Conclusion: Mexican victory, Americans driven out of pueblo.

September 26–27, 1846 near near Chino, California (Battle of Chino) - In late September 1846, as war between Mexico and the United States was declared, about 20 Americans led by Benjamin Davis Wilson assembled at Isaac Williams' Rancho Santa Ana del Chino. Williams, originally from Pennsylvania, had become a Mexican citizen - a prerequisite for owning land - and married Maria de Jesus Lugo, daughter of Antonio Maria Lugo. The Californios doubted the loyalty of Wilson's men and set out to arrest them.

Serbulo Varela, Diego Sepulveda and Ramon Carrillo left Los Angeles with about fifty men, while José del Carmen Lugo with another fifteen to twenty men left from San Bernardino to converge upon Rancho del Chino. On the night of September 26, 1846, the adobe ranch house was surrounded by the Californios. At dawn, the following day, gunfire was exchanged resulting in one Californio (Carlos Ballesteros, son of the grantee of Rancho Rosa Castilla) dead with two wounded and three American wounded. When the Californios attempted to set fire to the roof of the house, Wilson surrendered to Varela. This brief engagement became known as the Battle of Chino.

Wilson's men were taken prisoner and marched to Paredon Blanco in Boyle Heights, the main camp of the Californio forces. The prisoners were nearly executed in retaliation for the death of Carlos Ballesteros, the only fatal casualty at Chino, but many were related by marriage to Mexican families, and Varela and others intervened. Later, the prisoners were taken to Rancho Los Cerritos, near present-day Long Beach, where they were detained and ultimately released.
Conclusion: Mexican victory.

November 14, 1846 in Tampico, Tamaulipas, Mexico - was occupied by the U.S. Navy
Conclusion: American Victory.

November 16, 1846 in Saltillo, Coahuila, Mexico - was occupied by the U.S. Army
Conclusion: American Victory.

Occupations, Raids & Skirmishes of 1847

January 2, 1847 west of Mission Santa Clara de Asís in California (aka "Battle of the Mustard Stalks") - Californios were angry at United States immigrants settling on their ranchos. Six men of the U.S. sloop Warren, who had gone ashore to buy cattle from Mexicans for food, were taken hostage by a group under Francisco Sánchez. One of the hostages was Lieutenant Washington Allon Bartlett, the alcalde of Yerba Buena (soon to be renamed San Francisco). Captains Joseph Aram and Charles Maria Weber, commanding U.S. volunteers at Santa Clara and San Jose respectively, were sent to free them. Sánchez had command of 200 men, so U.S. marines and artillery under Captain Marston were dispatched as reinforcement. James F. Reed, acting lieutenant of the San Jose volunteer contingent, was in the area to muster a rescue party for his family, members of the Donner Party snowbound in the high Sierras. The war made volunteers hard for him to find.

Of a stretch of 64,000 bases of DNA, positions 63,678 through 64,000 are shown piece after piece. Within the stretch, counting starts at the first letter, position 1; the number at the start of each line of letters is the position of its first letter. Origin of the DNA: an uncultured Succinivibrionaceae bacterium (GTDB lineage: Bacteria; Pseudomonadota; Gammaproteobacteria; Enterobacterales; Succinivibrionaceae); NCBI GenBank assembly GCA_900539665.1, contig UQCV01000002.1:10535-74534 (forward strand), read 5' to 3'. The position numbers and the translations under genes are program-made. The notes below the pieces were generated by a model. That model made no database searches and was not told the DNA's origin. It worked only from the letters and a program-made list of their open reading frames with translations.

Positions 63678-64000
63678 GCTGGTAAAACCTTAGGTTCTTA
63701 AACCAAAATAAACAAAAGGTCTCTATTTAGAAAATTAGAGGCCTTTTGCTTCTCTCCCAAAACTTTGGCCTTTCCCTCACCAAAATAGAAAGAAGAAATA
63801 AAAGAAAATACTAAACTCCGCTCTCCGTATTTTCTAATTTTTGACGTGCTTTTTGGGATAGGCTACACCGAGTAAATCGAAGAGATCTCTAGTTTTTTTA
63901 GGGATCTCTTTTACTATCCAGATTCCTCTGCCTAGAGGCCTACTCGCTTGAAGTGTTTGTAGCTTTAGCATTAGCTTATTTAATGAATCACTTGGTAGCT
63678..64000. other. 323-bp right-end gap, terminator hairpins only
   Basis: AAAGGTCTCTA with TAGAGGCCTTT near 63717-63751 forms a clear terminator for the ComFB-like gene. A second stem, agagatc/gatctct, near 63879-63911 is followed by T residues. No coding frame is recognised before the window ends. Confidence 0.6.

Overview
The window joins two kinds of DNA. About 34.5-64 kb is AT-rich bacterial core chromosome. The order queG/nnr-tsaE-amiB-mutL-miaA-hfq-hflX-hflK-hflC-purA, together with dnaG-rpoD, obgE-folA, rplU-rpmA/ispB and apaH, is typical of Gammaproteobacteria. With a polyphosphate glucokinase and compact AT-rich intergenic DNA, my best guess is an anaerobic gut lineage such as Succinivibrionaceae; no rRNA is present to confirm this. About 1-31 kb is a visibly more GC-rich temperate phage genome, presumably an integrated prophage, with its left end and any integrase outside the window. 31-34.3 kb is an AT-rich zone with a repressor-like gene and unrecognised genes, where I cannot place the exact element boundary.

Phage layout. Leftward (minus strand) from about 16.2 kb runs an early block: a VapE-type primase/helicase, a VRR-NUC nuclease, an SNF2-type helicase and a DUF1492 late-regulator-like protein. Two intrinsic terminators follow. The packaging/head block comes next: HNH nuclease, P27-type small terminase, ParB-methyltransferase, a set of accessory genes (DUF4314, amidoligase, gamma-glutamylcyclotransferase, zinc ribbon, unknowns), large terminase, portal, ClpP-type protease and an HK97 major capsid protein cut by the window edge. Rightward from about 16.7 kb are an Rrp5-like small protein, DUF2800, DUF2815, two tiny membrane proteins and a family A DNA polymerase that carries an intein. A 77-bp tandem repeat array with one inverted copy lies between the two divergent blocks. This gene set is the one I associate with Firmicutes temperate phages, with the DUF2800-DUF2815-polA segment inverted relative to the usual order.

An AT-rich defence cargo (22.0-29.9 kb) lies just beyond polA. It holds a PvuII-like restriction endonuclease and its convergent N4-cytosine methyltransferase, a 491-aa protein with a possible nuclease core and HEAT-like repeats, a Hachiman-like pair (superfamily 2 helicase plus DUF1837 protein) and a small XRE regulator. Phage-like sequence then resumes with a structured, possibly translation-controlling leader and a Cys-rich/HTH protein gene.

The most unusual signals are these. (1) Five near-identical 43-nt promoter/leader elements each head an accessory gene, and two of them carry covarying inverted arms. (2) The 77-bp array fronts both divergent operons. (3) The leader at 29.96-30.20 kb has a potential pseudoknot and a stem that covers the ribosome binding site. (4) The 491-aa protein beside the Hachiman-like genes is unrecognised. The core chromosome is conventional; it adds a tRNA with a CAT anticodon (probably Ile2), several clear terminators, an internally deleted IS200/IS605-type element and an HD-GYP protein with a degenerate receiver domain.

The Americans were in a mustard field in a dry creek when the Mexicans opened fire. Once the Americans reached open ground the fighting turned their way. An armistice was agreed after two hours, by which time four Mexicans were killed, with four Mexicans and two Americans injured. Tinkham writes, "The women stood on the housetops at Santa Clara and anxiously watched the battle. After the battle the regulars marched into the pueblo and were given a rousing reception and a dinner." The Mexicans retreated to the Santa Cruz Mountains. On January 8, the Marines having arrived, Sánchez surrendered. The Americans did agree to respect the californios' property.
Conclusion: American Victory
Casualties: Americans: 2w; Mexicans: 4k, 2w